While the CIO was sleeping, enterprises look elsewhere for innovation

The CIO's devotion to the old-guard vendors is fueling an exodus to new, disruptive SaaS and open-source vendors.

With SAP and Oracle raising prices in an effort to test the limits of price elasticity, CIOs are devoting an ever increasing share of their IT budgets to feeding bloated technology vendors. As CIO.com's Bernard Golden suggests, however, such devotion to the old guard of IT is making it easier and easier for disruptive SaaS and open-source vendors to "ooze" into the enterprise:

...[J]ust because most of your budget is tied up feeding legacy vendors doesn't mean that the rest of your company isn't going to pursue new IT-enabled offerings, it just means they're not going to look to you to deliver them. You're the folks stuck in the big vendor hairball. The other parts of the company will find money to do new things; it just won't go into your budget.

You can hope that the big vendors will deliver products and functionality to get you out of the box, but that won't solve the problem [as it forces the enterprise to accept the vendor's priorities and walk in lock-step with its other customers]....While IT is apparently willing to live with big vendor decisions, the rest of the company can't afford to, because it threatens their ability to compete....A stability-focused, risk-averse stance based upon big vendor dependence forces non-IT organizations to look elsewhere for innovation.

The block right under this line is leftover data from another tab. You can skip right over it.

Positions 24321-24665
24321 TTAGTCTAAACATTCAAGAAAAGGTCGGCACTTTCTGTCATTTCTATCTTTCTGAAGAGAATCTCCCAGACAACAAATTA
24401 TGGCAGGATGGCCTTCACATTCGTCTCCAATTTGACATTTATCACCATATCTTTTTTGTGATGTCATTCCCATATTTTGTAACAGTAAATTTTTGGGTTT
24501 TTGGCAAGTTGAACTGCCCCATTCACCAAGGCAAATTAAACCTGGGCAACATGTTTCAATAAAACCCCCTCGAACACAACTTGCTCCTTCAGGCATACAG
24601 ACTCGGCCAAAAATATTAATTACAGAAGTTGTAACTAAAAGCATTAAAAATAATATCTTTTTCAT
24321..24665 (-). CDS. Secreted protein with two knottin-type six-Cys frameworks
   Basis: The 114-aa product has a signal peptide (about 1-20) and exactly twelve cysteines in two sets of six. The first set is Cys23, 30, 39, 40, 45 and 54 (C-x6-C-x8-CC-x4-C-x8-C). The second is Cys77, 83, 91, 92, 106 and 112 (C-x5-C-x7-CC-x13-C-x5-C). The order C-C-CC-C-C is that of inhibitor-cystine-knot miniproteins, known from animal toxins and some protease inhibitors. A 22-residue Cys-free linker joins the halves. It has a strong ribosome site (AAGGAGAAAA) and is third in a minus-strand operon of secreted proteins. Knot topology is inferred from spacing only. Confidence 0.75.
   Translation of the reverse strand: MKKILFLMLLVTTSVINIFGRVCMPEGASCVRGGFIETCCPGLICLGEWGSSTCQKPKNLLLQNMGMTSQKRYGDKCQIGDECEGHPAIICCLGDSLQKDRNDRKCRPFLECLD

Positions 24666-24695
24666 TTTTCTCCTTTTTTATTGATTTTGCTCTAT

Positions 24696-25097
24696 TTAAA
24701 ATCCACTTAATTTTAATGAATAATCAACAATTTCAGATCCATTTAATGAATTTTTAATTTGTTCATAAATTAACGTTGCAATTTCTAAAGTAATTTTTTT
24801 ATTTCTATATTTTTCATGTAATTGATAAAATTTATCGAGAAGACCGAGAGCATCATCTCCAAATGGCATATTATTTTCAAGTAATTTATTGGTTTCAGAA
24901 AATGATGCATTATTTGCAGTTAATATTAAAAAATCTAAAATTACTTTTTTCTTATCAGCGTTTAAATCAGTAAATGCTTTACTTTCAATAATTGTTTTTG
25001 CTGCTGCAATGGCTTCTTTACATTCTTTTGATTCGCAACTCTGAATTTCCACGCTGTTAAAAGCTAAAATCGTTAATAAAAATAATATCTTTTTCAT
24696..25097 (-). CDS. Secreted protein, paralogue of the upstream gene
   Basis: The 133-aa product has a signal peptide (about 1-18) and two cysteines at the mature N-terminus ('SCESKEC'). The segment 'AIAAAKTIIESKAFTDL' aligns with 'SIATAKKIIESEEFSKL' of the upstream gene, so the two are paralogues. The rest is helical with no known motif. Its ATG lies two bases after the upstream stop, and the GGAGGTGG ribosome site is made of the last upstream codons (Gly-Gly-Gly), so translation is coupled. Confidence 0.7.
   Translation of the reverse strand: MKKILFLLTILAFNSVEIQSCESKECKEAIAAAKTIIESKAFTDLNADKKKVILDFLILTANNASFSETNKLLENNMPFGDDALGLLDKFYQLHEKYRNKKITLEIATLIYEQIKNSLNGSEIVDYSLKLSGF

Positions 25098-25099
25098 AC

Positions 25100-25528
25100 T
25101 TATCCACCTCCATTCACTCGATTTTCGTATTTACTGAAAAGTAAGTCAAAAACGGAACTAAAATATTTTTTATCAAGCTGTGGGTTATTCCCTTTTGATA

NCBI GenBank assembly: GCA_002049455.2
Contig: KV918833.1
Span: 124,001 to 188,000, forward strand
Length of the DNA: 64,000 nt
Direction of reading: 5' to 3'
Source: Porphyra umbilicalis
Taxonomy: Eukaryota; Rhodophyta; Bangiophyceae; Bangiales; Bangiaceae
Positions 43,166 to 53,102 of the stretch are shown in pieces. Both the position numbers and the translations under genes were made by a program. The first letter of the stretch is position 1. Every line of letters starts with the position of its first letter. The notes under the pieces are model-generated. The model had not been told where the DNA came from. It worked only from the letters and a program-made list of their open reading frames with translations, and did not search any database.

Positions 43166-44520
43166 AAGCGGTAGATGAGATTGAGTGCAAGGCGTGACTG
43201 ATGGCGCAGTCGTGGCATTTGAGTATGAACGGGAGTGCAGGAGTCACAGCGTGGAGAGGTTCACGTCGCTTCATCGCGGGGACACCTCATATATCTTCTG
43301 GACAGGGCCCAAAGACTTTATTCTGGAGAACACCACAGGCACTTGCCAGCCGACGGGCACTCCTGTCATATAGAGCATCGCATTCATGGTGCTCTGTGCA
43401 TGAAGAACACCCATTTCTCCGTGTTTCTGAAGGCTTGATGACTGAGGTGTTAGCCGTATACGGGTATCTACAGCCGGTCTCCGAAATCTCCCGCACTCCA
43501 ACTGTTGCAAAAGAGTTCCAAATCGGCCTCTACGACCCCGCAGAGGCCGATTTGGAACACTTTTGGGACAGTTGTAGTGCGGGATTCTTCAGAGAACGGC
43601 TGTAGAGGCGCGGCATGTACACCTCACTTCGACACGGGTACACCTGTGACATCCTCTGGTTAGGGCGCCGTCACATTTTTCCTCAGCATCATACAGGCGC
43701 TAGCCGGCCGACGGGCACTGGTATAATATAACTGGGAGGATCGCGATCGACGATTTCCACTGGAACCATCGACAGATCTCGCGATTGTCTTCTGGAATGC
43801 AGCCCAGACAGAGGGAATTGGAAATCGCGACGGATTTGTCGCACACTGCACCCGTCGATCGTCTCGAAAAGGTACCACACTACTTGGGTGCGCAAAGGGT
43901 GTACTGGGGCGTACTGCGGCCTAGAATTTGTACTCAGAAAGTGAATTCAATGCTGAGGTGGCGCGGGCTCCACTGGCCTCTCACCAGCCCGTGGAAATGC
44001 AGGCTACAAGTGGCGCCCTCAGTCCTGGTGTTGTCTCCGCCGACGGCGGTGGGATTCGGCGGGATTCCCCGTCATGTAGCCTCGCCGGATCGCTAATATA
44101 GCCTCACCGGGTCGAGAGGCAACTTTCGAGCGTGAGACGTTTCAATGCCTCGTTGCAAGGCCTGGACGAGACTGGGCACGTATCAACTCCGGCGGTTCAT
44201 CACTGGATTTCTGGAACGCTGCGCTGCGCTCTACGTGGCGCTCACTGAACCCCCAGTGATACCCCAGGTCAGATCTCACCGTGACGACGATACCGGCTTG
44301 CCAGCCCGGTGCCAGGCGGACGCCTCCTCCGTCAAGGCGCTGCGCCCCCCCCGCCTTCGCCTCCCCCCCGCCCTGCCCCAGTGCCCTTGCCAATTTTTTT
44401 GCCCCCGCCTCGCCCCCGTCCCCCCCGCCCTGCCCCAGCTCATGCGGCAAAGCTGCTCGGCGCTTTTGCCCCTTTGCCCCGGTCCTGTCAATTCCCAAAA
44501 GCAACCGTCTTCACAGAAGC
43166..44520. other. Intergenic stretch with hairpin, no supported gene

As the Bank of New York told me, open source is the new innovation platform . More enterprises look to open source to provide cutting-edge IT solutions. They also look to SaaS because they can afford to skirt the CIO's pet vendors to get things done, as Asurion's R0ml Lefkowitz suggested at OSBC last year.

The big vendors are forcing enterprises to look elsewhere for solutions through high prices, high lock-in, and high complexity. Thank you!

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About the author

    Matt Asay is chief operating officer at Canonical, the company behind the Ubuntu Linux operating system. Prior to Canonical, Matt was general manager of the Americas division and vice president of business development at Alfresco, an open-source applications company. Matt brings a decade of in-the-trenches open-source business and legal experience to The Open Road, with an emphasis on emerging open-source business strategies and opportunities. He is a member of the CNET Blog Network and is not an employee of CNET. You can follow Matt on Twitter @mjasay.

     

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